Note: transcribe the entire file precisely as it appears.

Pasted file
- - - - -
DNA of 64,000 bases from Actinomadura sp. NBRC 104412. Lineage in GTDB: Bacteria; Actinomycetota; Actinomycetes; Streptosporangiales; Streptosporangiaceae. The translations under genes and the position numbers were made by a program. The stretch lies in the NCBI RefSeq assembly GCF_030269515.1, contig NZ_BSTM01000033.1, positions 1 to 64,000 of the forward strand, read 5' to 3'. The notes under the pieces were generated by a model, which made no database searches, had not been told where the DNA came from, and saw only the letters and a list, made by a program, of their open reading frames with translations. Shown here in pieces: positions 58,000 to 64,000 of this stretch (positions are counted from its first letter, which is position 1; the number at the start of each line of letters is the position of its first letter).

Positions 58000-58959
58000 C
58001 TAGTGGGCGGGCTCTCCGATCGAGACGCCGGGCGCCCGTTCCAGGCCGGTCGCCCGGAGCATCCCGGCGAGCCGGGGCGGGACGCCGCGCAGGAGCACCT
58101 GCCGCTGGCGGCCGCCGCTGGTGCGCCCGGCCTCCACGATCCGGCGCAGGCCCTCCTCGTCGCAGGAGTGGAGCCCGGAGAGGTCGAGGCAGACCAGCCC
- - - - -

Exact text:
DNA of 64,000 bases from Actinomadura sp. NBRC 104412. Lineage in GTDB: Bacteria; Actinomycetota; Actinomycetes; Streptosporangiales; Streptosporangiaceae. The translations under genes and the position numbers were made by a program. The stretch lies in the NCBI RefSeq assembly GCF_030269515.1, contig NZ_BSTM01000033.1, positions 1 to 64,000 of the forward strand, read 5' to 3'. The notes under the pieces were generated by a model, which made no database searches, had not been told where the DNA came from, and saw only the letters and a list, made by a program, of their open reading frames with translations. Shown here in pieces: positions 58,000 to 64,000 of this stretch (positions are counted from its first letter, which is position 1; the number at the start of each line of letters is the position of its first letter).

Positions 58000-58959
58000 C
58001 TAGTGGGCGGGCTCTCCGATCGAGACGCCGGGCGCCCGTTCCAGGCCGGTCGCCCGGAGCATCCCGGCGAGCCGGGGCGGGACGCCGCGCAGGAGCACCT
58101 GCCGCTGGCGGCCGCCGCTGGTGCGCCCGGCCTCCACGATCCGGCGCAGGCCCTCCTCGTCGCAGGAGTGGAGCCCGGAGAGGTCGAGGCAGACCAGCCC